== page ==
The Covid-19 pandemic has resulted in a surge of women golfers.
In fact, 40 percent of new golfers who played during the pandemic were female, according to the National Golf Foundation. And the pipeline of junior girl golfers aged 11 to 18 increased from 15 percent in 2000 to 34 percent today. Women are also getting more opportunity to play, with female college golf scholarships being one of the fastest growing areas of awards in the past year.
Why the rise of women playing golf? For one, there was a long stretch of mild weather from spring through fall of last year. In addition, Americans traveled less as a result of the pandemic.
“With the absence of work commutes and business travel, we saw a golf boom with women leading the way taking advantage of the outdoors and attracting new players to the courses," said Mary Ann Sullivan, a chair of the 121st Women's Golf Amateur tournament at Westchester Country Club, which took place over the weekend.
At the tournament, I had the chance to chat with three rising women golfers: Megha Ganne, 17, Bailey Davis, 18, and Riley Smyth, 21. The women, who are among 156 of the world’s best female players, competed in Harrison, New York. We chatted about imposter syndrome, mental wellbeing, the push for diversity in their sport and more.
Their list of accomplishments is incredible. Davis, for instance, is the No. 1 Ranked player in Maryland and No. 7 in the 2021 recruiting class, as ranked by Golfweek and could become the first Black golfer to win a USGA girls’ title. Bailey will attend the University of Tennessee this fall. Smyth, a senior at the University of Virginia, finished in the top-10 players for four of eight events she competed in this year while also holding the UVA Record in 2021 for her 54-hole tourney score. And Ganne, a rising senior in high school in Holmdel, New Jersey, who identifies as Indian-American, attributes her love for the game to playing as early as age 7 through the Girls Golf program.
Below is our conversation:
Q: Golf is a mental sport. If you aren’t confident on the course, then everything can fall apart. How do you overcome self-doubt and stay mentally prepared for the pressure?
Davis: “In late 2020, I was resting to recover from a wrist injury which required months away from golf. It was very difficult to return because I needed to relearn everything. I couldn’t hit the ball well and wasn’t performing at the same level, so I began to question if I was actually good enough. My parents stepped in to reinforce that I was the same Bailey with the same talents but facing a new challenge. They encouraged me to put in the work itself. I had to learn to trust myself.”
Smyth: “I know there will be struggles as I compete at the highest levels … Even though I know it’s OK to be upset and have the emotions, I want to empower myself with tools to take care of myself. I sought out coaching that would cultivate my confidence and help me stay strong in the key moments.”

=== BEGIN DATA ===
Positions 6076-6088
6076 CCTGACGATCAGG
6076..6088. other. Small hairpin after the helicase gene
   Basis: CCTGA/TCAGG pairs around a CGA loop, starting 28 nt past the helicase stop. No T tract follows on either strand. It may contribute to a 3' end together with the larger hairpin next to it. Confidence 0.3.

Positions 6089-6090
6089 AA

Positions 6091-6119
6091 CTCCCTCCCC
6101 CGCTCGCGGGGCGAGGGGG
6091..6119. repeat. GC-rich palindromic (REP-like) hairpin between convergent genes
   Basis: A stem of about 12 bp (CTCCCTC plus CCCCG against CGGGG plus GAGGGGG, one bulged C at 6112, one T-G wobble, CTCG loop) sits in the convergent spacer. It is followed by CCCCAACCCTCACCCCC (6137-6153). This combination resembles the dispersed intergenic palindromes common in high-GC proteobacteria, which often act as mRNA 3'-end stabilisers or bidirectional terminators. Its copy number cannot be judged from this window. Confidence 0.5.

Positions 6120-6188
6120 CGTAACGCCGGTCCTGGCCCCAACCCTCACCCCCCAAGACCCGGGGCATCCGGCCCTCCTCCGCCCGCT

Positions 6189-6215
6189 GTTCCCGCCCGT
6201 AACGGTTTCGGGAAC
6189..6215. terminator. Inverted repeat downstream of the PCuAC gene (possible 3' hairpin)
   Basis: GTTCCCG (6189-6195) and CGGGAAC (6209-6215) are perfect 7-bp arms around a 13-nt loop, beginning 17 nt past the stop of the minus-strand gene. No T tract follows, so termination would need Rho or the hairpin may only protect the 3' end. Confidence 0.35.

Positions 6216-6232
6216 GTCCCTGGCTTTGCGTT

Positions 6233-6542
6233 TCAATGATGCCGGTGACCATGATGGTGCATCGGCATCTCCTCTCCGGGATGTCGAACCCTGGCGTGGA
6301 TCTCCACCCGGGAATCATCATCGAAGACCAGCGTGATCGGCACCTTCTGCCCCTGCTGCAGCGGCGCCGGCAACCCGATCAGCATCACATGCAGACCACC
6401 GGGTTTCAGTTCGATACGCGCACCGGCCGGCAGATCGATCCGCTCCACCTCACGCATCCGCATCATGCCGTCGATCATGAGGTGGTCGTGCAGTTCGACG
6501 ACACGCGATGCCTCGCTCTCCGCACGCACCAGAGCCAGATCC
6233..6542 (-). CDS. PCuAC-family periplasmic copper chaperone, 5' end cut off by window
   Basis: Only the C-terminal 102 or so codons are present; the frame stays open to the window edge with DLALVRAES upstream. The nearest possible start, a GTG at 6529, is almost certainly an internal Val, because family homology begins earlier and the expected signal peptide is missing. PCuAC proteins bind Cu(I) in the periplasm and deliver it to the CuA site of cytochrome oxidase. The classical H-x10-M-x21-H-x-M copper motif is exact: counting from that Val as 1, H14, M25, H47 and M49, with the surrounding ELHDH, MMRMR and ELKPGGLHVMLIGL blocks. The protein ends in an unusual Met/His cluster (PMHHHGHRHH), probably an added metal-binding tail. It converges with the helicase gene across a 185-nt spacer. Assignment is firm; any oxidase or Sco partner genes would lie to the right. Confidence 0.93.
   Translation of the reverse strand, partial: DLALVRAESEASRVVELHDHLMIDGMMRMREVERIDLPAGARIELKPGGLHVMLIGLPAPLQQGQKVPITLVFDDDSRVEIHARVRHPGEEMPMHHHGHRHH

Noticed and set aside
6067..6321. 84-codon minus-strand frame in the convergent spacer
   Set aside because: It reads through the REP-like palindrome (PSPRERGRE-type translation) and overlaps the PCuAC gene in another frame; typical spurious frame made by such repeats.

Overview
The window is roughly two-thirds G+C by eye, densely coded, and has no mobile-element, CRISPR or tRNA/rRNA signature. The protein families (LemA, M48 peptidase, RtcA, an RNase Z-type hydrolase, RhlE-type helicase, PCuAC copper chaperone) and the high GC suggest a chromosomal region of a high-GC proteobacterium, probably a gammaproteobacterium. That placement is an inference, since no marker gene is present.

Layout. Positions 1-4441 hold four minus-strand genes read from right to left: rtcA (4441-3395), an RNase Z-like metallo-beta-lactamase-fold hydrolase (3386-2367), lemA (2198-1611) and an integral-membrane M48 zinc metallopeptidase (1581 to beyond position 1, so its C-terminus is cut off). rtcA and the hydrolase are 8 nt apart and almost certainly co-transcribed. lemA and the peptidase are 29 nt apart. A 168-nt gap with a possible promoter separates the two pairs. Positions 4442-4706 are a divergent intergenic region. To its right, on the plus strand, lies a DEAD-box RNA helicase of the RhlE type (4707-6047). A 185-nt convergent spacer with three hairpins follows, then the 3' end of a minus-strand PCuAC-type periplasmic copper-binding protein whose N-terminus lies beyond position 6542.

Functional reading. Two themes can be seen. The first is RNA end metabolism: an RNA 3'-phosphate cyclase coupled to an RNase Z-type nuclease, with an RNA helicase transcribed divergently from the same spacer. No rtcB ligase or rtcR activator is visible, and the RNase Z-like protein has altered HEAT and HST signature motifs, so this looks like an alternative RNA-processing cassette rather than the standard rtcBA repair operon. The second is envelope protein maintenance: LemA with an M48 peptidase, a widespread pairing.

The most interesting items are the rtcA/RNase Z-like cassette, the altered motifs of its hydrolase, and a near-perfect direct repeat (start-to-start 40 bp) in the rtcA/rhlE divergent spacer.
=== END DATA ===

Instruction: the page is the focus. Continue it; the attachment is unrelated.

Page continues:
Ganne: “I have a low-tech lifestyle with no Instagram or Twitter accounts to control the energy around me. I’m easy going but also hard working …You have to be forgiving of yourself to recover after each game. It’s a sport that really can’t be played with perfection in mind.”
Q: We’ve watched elite female athletes like Simone Biles and Naomi Osaka fiercely protect their mental health, despite the sky-high expectations placed upon them. What is your approach to prioritizing your wellbeing?
Davis: “My time on the course is self-care. I block out external sources of pressure and drama.”
“It was a ton of overwhelming attention that impacted my mental state [just two weeks ago at the U.S. Girls Junior Final Match against No.1 ranked world amateur champion Rose Zhang]. Sensing a breakdown, I turned off all notifications on social media and stayed in touch with a limited circle.”
Smyth: “Don’t take criticism from anyone you wouldn’t take advice from. I’m looking for honest constructive feedback from those I trust. It’s my mind over the shots. Golf is a mentally draining sport, so I need to know I am capable on my own of choosing the right people and making decisions about my future.”
Q: The youngest generation of female golfers are reframing the game to attract more diversity to the sport. What do you wish more girls and women knew about golf?
Ganne: “This is not an individual isolating sport as it may appear to golf newcomers. In golf you are always surrounded by people whether playing with competitors or teammates for four to five hours. At tournaments, you may attend multiple events where you can form close connections. I play with my 13-year old sister but also with friends, like Bailey, whom I can play a practice round before a tournament.”
Smyth: “We have full conversations over the course of several hours. We cheer each other on. You learn so much about your opponents out on the course, because at the end of the day the real opponent is the golf course. Everyone is just out there trying to bring their best game.”
Joan Kuhl is a champion for advancing women in the workforce and building inclusive, equitable cultures. She is the author of Dig Your Heels In (April 2019), Misunderstood Millennial Talent (2016) and has led global research and leadership trainings on gender and generational dynamics in the workplace for corporations, sports organizations and business schools. Joan is a #SheBelieves Ambassador for the U.S. Soccer Organization developing the SheBelieves Online Academy and currently serves on the board of Girls Inc of NYC.